The scope of an indemnification clause depends on how narrow or broad the wording is. Some narrowly worded clauses limit the extent of liability to the extent it arises out of breach of the contract. More widely worded provisions may impose liability for loss arising in any way out of or related to the contract. Since a breach will make you liable to cover damages and legal fees, it is important to assess your ability to manage the defense of any third-party claims. It is best to avoid clauses require you to bear the indemnified party's legal fees as a reimbursable expense, since courts do not allow the recovery of these fees unless the contract specifically provides for it. Every single word of the indemnification clause can be significant and should be vetted thoroughly by a lawyer.
For instance, it is better to agree to defend against "all reasonable claims" as opposed to "all claims." Likewise, it is advisable to cap the amount of liability that can be owed to a mutually agreed upon maximum.
Are Indemnification Provisions Enforceable?
Yes. However, in certain cases, courts will refuse to recognize these provisions. This happens in the case of "broad form" or "no fault" indemnities in which one party is deemed liable regardless of any fault on their part, as it is against public policy. Certain states also disallow punitive damages. Moreover, damages for unforeseeable and improbable outcomes are not recoverable either unless it can be proven that the party in breach had knowledge of the circumstances in question.
Efforts must be made to make the indemnity clause as clear as possible-explicitly stating examples of indemnifiable acts would be ideal, since most ambiguities are resolved in favor of the indemnifying party.
Things To Watch Out for in an Indemnification Clause
- Proportionality: It is wise to accept potential liability only in proportion to your fault. If the indemnity provision is such that your obligation is not limited to claims stemming from your own negligence or fault, you are accepting risks that are not within your control.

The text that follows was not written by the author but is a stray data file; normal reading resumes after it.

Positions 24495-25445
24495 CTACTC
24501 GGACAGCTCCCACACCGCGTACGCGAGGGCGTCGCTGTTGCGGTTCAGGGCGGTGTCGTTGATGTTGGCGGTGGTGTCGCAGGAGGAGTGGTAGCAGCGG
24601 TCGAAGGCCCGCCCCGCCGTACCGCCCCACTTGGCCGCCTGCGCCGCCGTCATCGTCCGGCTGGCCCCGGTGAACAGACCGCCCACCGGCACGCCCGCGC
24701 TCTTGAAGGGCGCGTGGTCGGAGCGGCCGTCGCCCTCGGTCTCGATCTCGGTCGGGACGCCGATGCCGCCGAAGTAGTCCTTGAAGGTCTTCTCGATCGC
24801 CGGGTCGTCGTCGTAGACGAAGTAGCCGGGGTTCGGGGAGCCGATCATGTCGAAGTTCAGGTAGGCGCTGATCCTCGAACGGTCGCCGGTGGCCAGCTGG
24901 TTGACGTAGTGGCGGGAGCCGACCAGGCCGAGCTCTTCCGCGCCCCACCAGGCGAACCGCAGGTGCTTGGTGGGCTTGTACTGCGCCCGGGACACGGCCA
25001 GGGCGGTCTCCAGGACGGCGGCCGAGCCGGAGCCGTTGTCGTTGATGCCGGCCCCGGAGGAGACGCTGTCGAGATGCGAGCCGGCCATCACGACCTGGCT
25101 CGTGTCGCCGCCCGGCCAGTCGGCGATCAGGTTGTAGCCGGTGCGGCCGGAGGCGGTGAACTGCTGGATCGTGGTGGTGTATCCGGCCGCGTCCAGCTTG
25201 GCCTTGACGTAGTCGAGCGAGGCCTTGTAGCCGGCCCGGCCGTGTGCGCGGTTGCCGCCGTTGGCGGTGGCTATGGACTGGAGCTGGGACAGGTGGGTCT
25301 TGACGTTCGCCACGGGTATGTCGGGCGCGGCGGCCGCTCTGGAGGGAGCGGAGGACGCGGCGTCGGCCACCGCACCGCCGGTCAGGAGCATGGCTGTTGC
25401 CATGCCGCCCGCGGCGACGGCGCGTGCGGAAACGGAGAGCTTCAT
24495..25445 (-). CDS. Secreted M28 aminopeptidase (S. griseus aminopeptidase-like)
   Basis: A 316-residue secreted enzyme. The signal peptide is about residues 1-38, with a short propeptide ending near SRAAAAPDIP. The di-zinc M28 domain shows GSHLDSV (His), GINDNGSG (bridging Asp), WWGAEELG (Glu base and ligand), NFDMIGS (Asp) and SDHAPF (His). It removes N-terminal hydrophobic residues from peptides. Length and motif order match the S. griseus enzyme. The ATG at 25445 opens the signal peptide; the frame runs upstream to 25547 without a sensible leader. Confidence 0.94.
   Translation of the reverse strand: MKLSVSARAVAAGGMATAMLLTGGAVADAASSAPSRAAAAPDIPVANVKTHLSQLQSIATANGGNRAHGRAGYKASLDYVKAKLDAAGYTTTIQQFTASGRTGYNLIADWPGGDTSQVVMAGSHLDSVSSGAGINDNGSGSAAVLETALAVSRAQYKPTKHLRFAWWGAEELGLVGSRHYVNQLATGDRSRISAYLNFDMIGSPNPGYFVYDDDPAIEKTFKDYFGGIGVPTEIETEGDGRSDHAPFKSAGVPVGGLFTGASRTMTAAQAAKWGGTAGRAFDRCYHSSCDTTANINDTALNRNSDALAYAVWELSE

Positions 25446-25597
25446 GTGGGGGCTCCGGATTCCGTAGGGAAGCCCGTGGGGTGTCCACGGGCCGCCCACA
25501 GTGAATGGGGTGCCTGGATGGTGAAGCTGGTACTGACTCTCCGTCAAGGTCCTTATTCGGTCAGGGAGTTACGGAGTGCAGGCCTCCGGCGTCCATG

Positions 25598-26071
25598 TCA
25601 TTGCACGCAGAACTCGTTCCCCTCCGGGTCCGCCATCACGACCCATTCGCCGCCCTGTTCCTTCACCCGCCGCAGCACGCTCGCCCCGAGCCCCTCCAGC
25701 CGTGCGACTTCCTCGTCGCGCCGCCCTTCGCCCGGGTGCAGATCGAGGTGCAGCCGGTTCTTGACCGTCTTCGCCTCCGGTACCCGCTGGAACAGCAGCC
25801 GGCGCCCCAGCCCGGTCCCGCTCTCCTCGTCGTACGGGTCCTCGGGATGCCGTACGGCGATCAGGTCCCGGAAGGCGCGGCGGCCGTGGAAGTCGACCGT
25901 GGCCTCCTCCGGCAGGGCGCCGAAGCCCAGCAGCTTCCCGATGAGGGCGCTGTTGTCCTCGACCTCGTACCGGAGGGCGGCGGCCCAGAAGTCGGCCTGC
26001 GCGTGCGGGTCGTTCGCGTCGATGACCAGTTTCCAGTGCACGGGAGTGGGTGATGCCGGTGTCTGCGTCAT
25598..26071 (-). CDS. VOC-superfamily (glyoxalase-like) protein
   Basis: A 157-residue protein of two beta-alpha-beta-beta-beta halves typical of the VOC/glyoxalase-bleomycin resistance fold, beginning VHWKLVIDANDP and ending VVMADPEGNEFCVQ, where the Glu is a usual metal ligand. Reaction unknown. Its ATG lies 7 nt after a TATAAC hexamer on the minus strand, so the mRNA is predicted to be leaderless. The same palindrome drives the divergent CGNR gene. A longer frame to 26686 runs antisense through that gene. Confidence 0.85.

- Uninsurable Indemnity: Property damage and bodily harm are usually covered by commercial insurance policies. Any liability that extends beyond these may not be insurable, and you may be stuck paying for them out of pocket.
- Defense Obligations: As an extension to the point above, if the indemnity provision you agreed to is broader than your insurance coverage, be extra careful about the use of the term "defend" in that provision. This can force you to incur legal costs relating to a claim even before fault is established.
A well-balanced indemnifying clause should be broad enough to cover both parties' concerns but narrow enough not have its equitability and enforceability questions. Contact The South Texas Business Lawyers to ensure that your provisions are airtight!
Disclaimer: This article is made available for educational purposes only, to give you general information and a general understanding of the law, not to provide specific legal advice. By using this article, you understand and acknowledge that no attorney-client relationship is formed between you and The South Texas Business Lawyers, nor should any such relationship be implied. This article should not be used as a substitute for competent legal advice from a licensed professional attorney in your state.